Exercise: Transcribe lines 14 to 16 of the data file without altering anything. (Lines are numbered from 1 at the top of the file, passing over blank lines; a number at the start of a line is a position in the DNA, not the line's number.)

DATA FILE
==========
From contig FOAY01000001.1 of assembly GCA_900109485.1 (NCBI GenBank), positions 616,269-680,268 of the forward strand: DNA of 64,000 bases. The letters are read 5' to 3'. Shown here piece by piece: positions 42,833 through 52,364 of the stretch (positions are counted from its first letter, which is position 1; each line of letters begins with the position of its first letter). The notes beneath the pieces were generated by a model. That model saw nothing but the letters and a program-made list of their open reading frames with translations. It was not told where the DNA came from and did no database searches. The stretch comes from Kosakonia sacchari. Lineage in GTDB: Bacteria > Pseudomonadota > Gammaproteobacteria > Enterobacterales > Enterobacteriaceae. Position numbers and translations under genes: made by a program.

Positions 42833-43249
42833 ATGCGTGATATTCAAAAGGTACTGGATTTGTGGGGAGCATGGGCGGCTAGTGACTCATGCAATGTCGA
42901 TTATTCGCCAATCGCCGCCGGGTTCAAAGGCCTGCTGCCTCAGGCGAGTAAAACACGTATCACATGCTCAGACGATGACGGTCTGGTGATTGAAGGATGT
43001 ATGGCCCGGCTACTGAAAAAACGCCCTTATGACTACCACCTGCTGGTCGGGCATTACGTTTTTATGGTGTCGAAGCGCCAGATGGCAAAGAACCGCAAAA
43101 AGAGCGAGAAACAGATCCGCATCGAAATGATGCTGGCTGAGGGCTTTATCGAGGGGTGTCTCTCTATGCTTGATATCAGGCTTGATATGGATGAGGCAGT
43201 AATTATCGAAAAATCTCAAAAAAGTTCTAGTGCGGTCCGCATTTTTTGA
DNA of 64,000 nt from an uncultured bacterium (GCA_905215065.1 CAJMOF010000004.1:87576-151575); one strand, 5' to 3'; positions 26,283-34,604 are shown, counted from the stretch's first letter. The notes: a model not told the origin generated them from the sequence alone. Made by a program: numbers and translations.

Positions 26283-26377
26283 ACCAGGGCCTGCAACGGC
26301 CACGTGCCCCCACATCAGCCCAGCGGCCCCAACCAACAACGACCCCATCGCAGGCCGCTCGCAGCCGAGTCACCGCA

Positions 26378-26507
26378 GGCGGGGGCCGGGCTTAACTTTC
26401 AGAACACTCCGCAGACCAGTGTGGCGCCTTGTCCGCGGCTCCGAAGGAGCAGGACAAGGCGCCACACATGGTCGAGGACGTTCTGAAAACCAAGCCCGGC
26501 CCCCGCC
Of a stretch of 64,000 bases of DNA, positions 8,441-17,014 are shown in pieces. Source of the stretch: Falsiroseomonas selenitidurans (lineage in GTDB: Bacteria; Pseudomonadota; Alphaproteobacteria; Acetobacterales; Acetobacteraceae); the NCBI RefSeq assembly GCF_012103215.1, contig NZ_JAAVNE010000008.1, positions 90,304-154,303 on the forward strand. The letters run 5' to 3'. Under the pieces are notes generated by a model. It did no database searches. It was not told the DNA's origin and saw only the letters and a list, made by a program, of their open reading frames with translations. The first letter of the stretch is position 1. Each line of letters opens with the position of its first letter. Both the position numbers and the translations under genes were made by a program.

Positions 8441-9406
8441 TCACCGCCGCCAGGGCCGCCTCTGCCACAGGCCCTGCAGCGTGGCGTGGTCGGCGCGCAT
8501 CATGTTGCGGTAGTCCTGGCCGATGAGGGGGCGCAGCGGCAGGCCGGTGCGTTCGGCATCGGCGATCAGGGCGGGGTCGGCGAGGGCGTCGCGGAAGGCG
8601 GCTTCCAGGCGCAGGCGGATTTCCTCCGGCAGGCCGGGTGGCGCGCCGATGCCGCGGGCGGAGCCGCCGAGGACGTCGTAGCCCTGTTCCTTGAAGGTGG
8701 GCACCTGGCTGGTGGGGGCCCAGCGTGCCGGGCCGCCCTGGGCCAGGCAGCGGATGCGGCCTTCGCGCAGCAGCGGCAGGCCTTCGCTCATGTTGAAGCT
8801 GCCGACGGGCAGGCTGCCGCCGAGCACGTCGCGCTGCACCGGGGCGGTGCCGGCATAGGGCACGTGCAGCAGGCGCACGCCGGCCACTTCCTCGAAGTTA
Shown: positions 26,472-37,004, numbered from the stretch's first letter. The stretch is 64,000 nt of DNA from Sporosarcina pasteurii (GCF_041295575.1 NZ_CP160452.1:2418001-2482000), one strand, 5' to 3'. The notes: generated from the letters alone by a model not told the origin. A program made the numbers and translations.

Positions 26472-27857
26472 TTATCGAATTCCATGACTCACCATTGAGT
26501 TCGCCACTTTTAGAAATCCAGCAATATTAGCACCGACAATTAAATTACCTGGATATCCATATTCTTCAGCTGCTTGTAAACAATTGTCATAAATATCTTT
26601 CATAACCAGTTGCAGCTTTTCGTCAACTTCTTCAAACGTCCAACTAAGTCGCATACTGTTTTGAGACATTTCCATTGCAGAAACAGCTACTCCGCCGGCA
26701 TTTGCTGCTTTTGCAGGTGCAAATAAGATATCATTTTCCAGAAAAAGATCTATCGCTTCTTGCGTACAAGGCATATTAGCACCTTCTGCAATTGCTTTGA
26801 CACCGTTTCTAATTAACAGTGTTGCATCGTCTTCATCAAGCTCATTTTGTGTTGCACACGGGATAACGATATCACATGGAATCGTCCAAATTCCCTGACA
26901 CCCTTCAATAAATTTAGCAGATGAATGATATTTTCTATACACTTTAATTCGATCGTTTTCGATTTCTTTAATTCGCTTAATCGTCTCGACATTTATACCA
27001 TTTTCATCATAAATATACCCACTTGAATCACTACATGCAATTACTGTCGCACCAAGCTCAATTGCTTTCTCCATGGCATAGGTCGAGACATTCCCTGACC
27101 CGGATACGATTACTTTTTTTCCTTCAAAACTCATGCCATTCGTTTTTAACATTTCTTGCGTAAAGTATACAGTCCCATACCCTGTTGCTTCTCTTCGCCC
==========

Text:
26401 AGAACACTCCGCAGACCAGTGTGGCGCCTTGTCCGCGGCTCCGAAGGAGCAGGACAAGGCGCCACACATGGTCGAGGACGTTCTGAAAACCAAGCCCGGC
26501 CCCCGCC
Of a stretch of 64,000 bases of DNA, positions 8,441-17,014 are shown in pieces. Source of the stretch: Falsiroseomonas selenitidurans (lineage in GTDB: Bacteria; Pseudomonadota; Alphaproteobacteria; Acetobacterales; Acetobacteraceae); the NCBI RefSeq assembly GCF_012103215.1, contig NZ_JAAVNE010000008.1, positions 90,304-154,303 on the forward strand. The letters run 5' to 3'. Under the pieces are notes generated by a model. It did no database searches. It was not told the DNA's origin and saw only the letters and a list, made by a program, of their open reading frames with translations. The first letter of the stretch is position 1. Each line of letters opens with the position of its first letter. Both the position numbers and the translations under genes were made by a program.